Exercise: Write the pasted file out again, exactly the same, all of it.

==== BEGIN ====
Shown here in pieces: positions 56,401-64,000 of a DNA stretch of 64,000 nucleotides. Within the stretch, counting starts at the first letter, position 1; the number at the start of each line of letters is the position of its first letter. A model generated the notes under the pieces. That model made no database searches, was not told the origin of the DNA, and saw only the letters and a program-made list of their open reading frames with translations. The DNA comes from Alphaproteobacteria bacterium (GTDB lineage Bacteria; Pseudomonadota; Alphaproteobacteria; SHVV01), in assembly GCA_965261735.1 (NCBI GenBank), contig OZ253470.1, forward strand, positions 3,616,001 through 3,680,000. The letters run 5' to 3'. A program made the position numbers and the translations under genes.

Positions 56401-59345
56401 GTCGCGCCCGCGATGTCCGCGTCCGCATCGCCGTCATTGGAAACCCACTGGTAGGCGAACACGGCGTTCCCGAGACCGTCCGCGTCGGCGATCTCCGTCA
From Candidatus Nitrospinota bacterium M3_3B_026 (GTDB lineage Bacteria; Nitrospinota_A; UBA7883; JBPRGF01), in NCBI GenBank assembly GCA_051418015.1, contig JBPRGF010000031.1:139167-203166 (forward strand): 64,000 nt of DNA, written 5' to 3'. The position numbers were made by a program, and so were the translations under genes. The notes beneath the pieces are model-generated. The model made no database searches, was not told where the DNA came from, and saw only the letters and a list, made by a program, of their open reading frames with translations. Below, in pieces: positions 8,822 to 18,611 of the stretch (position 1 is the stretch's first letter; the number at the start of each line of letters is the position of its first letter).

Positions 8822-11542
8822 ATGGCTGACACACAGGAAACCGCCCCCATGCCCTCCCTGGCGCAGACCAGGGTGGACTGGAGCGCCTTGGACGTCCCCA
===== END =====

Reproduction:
Shown here in pieces: positions 56,401-64,000 of a DNA stretch of 64,000 nucleotides. Within the stretch, counting starts at the first letter, position 1; the number at the start of each line of letters is the position of its first letter. A model generated the notes under the pieces. That model made no database searches, was not told the origin of the DNA, and saw only the letters and a program-made list of their open reading frames with translations. The DNA comes from Alphaproteobacteria bacterium (GTDB lineage Bacteria; Pseudomonadota; Alphaproteobacteria; SHVV01), in assembly GCA_965261735.1 (NCBI GenBank), contig OZ253470.1, forward strand, positions 3,616,001 through 3,680,000. The letters run 5' to 3'. A program made the position numbers and the translations under genes.

Positions 56401-59345
56401 GTCGCGCCCGCGATGTCCGCGTCCGCATCGCCGTCATTGGAAACCCACTGGTAGGCGAACACGGCGTTCCCGAGACCGTCCGCGTCGGCGATCTCCGTCA
From Candidatus Nitrospinota bacterium M3_3B_026 (GTDB lineage Bacteria; Nitrospinota_A; UBA7883; JBPRGF01), in NCBI GenBank assembly GCA_051418015.1, contig JBPRGF010000031.1:139167-203166 (forward strand): 64,000 nt of DNA, written 5' to 3'. The position numbers were made by a program, and so were the translations under genes. The notes beneath the pieces are model-generated. The model made no database searches, was not told where the DNA came from, and saw only the letters and a list, made by a program, of their open reading frames with translations. Below, in pieces: positions 8,822 to 18,611 of the stretch (position 1 is the stretch's first letter; the number at the start of each line of letters is the position of its first letter).

Positions 8822-11542
8822 ATGGCTGACACACAGGAAACCGCCCCCATGCCCTCCCTGGCGCAGACCAGGGTGGACTGGAGCGCCTTGGACGTCCCCA